JA: And also, we never said that this will give you cancer. That would be a foolish thing for us to say. Nobody can say that. All we said was there is potential. There are lines of evidence that suggest a link, and we wanted to tell what those lines were and explain the credentials of the people who are bringing that forth. The Sunday morning talk shows continue to be useless in trying to size up the presidential race -- they only talk about what the candidates need to do to win, rather than what voters need to know about the candidates in order to make an informed choice. Because an uninformed electorate tends to vote for the candidate with the best-financed ad campaign (i.e., Gov. George W. Bush), the Chronicle has taken to calling it a coronation, rather than an election.

But there is good reporting out there on the governor who would be king.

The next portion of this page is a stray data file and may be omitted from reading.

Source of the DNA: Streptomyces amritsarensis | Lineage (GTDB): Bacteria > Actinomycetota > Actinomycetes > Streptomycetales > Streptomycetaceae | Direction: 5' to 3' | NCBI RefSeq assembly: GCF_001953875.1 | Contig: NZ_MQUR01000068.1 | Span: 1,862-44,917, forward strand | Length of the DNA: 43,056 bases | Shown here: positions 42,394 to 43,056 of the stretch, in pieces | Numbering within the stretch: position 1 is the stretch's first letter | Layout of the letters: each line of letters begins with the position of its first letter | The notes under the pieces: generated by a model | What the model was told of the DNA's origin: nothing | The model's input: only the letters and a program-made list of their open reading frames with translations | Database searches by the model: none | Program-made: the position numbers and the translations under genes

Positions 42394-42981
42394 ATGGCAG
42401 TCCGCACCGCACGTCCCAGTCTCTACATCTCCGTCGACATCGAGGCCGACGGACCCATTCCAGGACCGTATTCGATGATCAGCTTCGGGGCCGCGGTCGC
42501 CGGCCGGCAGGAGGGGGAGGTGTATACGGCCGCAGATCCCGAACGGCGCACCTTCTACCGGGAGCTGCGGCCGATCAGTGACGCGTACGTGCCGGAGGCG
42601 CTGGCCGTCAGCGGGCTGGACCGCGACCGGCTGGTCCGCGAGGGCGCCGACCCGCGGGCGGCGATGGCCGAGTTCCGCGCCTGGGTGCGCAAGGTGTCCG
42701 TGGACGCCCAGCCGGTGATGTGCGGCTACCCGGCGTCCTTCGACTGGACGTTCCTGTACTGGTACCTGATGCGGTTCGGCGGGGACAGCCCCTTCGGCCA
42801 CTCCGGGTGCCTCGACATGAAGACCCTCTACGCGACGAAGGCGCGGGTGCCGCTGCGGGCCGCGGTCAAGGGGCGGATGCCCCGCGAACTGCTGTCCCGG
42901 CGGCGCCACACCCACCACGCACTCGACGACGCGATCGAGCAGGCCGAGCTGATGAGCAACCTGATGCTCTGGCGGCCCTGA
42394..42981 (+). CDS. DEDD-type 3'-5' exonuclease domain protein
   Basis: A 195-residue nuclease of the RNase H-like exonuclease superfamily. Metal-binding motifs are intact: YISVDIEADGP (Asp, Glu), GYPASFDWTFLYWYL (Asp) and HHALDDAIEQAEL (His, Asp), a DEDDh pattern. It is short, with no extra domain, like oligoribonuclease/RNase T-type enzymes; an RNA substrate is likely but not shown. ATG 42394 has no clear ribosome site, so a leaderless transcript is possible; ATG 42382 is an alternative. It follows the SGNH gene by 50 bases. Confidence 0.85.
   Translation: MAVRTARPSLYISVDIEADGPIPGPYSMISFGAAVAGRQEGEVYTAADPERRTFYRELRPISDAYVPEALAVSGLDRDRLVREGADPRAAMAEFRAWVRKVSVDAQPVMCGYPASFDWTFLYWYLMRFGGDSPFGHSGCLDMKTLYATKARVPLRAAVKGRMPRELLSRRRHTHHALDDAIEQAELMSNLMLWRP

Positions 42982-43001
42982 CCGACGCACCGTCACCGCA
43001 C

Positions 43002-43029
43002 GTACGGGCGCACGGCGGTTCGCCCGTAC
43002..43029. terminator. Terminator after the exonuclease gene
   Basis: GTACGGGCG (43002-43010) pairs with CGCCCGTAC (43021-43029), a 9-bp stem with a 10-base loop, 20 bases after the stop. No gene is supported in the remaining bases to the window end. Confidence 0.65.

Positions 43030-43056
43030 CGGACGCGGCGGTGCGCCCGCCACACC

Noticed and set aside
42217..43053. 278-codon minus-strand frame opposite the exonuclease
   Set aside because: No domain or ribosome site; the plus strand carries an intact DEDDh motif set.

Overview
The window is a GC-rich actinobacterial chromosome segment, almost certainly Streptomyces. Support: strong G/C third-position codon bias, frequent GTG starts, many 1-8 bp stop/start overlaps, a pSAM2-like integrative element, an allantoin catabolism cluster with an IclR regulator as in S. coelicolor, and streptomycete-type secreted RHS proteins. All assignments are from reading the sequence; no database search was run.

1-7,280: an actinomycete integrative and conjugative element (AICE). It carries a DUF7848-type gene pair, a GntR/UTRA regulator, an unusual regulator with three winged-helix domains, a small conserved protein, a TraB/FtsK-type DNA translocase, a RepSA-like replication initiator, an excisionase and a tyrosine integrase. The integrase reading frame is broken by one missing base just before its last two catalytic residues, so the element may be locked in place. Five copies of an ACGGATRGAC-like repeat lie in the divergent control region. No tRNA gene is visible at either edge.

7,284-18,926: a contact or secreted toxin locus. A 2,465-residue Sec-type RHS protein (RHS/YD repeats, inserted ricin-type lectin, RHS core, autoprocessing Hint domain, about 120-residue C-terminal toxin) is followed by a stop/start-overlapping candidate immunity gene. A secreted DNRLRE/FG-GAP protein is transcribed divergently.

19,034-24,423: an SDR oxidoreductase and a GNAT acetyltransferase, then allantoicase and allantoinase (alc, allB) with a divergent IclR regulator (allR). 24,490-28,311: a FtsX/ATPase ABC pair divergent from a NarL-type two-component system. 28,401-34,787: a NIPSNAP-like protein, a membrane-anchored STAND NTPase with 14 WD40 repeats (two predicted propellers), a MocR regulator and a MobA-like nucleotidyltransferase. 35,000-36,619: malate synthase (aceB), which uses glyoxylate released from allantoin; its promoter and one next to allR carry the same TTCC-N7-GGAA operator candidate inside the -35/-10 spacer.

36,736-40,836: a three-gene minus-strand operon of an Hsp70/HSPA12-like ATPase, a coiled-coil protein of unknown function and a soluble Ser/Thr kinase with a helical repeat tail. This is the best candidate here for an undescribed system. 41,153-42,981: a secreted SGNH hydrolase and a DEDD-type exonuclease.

The best examination we've seen thus far of Bush's environmental record came from the National Public Radio show Living on Earth. The show, which airs locally on KUT (90.5FM) every Thursday from 7-8pm, offers up excellent commentary on environmental issues.

In the past couple of weeks, LOE has been scrutinizing the environmental records of the major presidential contenders. NPR correspondent Janet Heimlich (an occasional contributor to the Chronicle) covered Bush in the program for the week of Jan. 14, and noted that while Bush talks a good game about the environment, he has taken virtually no concrete action to clean up Texas' dirty air, nor does he have a vision for doing so in the future. "Republican voters concerned about the environment may be casting their ballots without knowing precisely where George W. Bush stands," Heimlich asserted.